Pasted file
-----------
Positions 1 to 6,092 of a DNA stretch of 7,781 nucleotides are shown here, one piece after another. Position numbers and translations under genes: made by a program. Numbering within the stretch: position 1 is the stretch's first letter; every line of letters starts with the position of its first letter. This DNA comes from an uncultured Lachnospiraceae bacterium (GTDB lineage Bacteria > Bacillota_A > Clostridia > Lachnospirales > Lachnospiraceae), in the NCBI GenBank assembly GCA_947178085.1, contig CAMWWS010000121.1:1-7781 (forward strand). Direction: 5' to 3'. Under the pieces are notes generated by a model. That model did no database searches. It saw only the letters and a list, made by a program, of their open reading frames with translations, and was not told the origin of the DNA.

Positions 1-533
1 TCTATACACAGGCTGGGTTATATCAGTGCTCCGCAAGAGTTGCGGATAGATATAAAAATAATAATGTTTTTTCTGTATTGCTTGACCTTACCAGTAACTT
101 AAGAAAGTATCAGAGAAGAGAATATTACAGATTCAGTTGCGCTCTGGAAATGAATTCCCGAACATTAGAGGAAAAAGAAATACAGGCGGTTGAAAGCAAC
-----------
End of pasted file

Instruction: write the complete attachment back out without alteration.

Positions 1 to 6,092 of a DNA stretch of 7,781 nucleotides are shown here, one piece after another. Position numbers and translations under genes: made by a program. Numbering within the stretch: position 1 is the stretch's first letter; every line of letters starts with the position of its first letter. This DNA comes from an uncultured Lachnospiraceae bacterium (GTDB lineage Bacteria > Bacillota_A > Clostridia > Lachnospirales > Lachnospiraceae), in the NCBI GenBank assembly GCA_947178085.1, contig CAMWWS010000121.1:1-7781 (forward strand). Direction: 5' to 3'. Under the pieces are notes generated by a model. That model did no database searches. It saw only the letters and a list, made by a program, of their open reading frames with translations, and was not told the origin of the DNA.

Positions 1-533
1 TCTATACACAGGCTGGGTTATATCAGTGCTCCGCAAGAGTTGCGGATAGATATAAAAATAATAATGTTTTTTCTGTATTGCTTGACCTTACCAGTAACTT
101 AAGAAAGTATCAGAGAAGAGAATATTACAGATTCAGTTGCGCTCTGGAAATGAATTCCCGAACATTAGAGGAAAAAGAAATACAGGCGGTTGAAAGCAAC